1985- New York Police under District Attorney Rudy Giuliani arrested most of the leaders of the New York Mafia families called The Commission. Despite this highly touted raid, the mob rebuilt, so that another big raid was necessary in 2010.

1990- Cornell Gunther, lead singer for the DooWop group the Coasters, was shot dead at a Las Vegas traffic intersection."Yakkety-Yak, Don't Talk Back!"

1991- At a meeting in Switzerland, Tim Berners-Lee introduced the first Web Browser.

1991-The Highway of Death- During Gulf War One, The U.S. Air Force fighter bombers caught a long column of Iraqi army vehicles fleeing on an open desert road with no cover. No one is sure how many Iraqis were killed.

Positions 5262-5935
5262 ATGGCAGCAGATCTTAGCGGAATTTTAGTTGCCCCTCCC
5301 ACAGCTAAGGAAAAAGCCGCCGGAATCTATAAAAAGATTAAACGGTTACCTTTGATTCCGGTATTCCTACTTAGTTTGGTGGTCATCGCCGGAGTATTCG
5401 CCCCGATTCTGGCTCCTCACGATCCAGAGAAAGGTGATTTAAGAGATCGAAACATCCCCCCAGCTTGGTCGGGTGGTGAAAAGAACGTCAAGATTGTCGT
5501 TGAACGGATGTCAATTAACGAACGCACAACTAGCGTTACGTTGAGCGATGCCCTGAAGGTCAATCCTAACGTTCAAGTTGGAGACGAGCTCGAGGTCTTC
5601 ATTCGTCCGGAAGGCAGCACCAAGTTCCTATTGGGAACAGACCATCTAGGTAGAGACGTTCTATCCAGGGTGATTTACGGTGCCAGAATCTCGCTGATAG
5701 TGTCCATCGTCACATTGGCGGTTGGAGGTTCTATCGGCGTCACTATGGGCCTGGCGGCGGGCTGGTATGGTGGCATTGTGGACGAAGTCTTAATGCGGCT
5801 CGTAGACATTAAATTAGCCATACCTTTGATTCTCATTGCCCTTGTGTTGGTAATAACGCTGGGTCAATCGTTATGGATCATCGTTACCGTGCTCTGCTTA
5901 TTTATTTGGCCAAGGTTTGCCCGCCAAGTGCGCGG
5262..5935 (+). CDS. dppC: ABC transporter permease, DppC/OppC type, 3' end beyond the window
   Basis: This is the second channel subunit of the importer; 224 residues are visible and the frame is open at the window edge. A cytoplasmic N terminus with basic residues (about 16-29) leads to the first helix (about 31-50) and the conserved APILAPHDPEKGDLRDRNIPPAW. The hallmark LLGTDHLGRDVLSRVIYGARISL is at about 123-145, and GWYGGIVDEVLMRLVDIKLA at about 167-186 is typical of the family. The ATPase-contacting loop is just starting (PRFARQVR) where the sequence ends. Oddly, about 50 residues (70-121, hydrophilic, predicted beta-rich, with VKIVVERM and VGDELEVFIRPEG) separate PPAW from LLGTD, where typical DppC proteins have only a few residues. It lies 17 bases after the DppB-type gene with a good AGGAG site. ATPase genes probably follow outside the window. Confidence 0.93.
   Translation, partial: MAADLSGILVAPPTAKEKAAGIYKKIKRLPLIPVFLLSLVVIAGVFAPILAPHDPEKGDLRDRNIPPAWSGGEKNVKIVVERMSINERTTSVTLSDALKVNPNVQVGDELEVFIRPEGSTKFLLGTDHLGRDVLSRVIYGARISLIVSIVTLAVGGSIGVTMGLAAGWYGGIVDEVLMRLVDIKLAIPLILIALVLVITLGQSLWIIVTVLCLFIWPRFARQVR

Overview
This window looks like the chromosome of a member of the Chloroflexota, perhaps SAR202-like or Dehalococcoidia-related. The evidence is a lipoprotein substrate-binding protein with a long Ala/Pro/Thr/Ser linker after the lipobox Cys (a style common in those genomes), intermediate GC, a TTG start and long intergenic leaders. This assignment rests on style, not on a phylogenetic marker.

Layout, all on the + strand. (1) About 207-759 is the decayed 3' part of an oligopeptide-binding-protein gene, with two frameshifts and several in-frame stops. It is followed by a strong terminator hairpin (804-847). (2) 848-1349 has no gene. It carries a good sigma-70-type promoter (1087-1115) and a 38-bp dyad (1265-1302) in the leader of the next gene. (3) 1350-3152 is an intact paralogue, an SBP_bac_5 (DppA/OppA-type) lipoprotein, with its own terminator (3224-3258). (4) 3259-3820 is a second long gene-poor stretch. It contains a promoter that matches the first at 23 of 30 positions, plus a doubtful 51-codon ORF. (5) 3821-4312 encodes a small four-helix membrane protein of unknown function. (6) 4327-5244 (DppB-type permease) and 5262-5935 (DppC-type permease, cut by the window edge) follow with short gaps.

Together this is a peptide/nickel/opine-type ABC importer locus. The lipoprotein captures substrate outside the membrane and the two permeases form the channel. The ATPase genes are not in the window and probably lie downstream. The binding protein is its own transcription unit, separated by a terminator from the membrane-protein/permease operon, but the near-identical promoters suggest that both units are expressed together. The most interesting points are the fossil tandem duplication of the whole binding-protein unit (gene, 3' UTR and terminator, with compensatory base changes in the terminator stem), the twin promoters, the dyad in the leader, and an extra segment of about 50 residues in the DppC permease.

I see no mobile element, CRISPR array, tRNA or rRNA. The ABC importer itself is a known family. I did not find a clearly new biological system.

1993- THE FIRST WORLD TRADE CENTER ATTACK. Followers of Moslem extremist cleric Omar Abdel Rahman set off a large truck bomb in New York's World Trade Center. The bomb created a five story crater in level B-2 of the underground parking structure. It killed 7 and injured over one thousand. 50,000 had to be evacuated from the twin towers for smoke inhalation.
It has been speculated that one reason there were not even more deaths in the collapse of 9-11, 2001 was because much of the office workers experienced this 1993 attack, so they knew exactly how to evacuate the towers quickly. President Clinton’s Justice Dept had all the perpetrators in jail within a year. When planner Ramsay Youssef was being flown out of New York to his 240 year imprisonment, the plane flew over Manhattan by the World Trade Center. He was reported to have sighed: ….should have used more dynamite.²